Despite official denials from President Isaias that there is any food crisis and a rejection of aid, the UN has – quietly – revealed the extent of the suffering.
This is an extract from the latest UN assessment, dated February 2016. Eritrea is classified as a ‘Severe Humanitarian Crisis’.
“According to satellite-based monitoring, there are significant soil moisture deficits in most eastern coastal areas, impacting food security and livelihoods (OCHA 10/11/2015). El Niño weather patterns are contributing to drought conditions (UN 07/01/2016).
Since the government of Eritrea has not released data on food security for the year and restricts access, it is difficult to know the full impact and scope of the drought (NS 11/01/2016).
However, FAO reports that the coastal areas of Foro, Gel’alo and Massawa have had almost no rain in June and July, and that rainfall throughout the country was 30-35% below average (FAO 29/01/2016).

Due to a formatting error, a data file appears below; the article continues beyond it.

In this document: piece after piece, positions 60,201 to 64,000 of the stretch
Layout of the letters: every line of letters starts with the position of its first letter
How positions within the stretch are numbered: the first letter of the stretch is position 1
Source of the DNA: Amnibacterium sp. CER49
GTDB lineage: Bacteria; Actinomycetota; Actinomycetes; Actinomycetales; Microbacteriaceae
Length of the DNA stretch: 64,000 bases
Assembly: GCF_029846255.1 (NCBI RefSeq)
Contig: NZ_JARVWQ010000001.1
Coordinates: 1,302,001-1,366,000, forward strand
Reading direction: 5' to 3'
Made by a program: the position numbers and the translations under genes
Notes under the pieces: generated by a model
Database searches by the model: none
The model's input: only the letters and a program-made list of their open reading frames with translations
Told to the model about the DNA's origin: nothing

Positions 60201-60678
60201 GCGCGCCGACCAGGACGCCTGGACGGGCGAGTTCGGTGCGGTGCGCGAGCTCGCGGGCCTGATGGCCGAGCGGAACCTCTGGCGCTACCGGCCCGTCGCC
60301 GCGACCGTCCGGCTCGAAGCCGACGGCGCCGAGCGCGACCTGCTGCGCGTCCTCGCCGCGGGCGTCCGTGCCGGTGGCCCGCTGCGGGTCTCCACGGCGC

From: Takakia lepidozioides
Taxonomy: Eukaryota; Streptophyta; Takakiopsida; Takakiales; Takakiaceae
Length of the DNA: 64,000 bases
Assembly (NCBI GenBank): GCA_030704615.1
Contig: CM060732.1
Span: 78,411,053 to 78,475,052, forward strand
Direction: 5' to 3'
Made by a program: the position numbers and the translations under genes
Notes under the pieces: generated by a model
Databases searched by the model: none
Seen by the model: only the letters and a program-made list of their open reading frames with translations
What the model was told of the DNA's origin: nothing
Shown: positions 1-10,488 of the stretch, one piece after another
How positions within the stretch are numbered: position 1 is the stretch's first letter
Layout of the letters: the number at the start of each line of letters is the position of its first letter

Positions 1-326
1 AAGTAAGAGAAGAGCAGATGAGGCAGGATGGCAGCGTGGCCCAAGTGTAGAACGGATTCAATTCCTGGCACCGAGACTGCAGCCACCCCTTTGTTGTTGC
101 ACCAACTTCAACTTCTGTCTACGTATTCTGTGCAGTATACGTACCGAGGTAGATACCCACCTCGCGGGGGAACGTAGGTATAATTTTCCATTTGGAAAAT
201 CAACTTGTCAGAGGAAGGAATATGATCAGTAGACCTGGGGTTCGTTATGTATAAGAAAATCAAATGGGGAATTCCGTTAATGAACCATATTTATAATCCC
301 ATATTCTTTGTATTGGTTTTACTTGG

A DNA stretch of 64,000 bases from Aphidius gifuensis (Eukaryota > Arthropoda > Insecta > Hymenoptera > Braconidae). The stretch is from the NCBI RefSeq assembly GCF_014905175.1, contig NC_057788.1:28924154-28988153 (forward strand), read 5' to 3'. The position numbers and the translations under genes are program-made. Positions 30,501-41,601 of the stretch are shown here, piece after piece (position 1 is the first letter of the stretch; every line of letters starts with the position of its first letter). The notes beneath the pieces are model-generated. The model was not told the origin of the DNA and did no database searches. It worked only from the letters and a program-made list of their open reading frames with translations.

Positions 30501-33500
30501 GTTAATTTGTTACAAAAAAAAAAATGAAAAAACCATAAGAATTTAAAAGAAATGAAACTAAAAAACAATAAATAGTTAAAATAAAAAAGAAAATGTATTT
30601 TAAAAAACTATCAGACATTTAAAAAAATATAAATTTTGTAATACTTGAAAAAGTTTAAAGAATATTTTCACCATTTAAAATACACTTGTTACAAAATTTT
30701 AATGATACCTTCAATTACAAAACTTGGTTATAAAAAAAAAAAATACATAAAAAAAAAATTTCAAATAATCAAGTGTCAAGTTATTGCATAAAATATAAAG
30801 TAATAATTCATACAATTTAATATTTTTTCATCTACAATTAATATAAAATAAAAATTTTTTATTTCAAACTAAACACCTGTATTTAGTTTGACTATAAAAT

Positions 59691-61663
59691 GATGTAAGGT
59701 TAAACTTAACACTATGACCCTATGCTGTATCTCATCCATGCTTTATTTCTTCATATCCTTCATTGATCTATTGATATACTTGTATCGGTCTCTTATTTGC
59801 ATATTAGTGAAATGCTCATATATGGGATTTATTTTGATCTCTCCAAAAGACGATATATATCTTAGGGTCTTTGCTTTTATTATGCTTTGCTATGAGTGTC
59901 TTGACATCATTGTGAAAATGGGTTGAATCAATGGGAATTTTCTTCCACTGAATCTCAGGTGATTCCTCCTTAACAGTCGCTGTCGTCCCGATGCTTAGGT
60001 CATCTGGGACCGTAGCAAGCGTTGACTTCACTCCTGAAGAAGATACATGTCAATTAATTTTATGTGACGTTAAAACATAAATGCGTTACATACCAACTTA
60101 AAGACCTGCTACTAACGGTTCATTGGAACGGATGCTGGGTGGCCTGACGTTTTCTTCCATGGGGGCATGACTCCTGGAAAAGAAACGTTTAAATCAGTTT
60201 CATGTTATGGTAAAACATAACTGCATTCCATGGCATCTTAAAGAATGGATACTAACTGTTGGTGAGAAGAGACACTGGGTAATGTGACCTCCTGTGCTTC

Eritrean President Isaias Afwerki has denied any food crisis and continues to reject UN food aid (AFP 23/01/2016).
It is estimated that Eritrea produces only 60% of the food it needs, and markets appear to be dysfunctional. Due to extensive national service, farmers are routinely absent during harvest periods (Economist 10/03/2014). In addition, local food and fuel prices are likely to be high, putting severe pressure on household coping mechanisms.
According to FAO in 2013, over 60% of the Eritrean population was reported to be undernourished between 2011 and 2013.”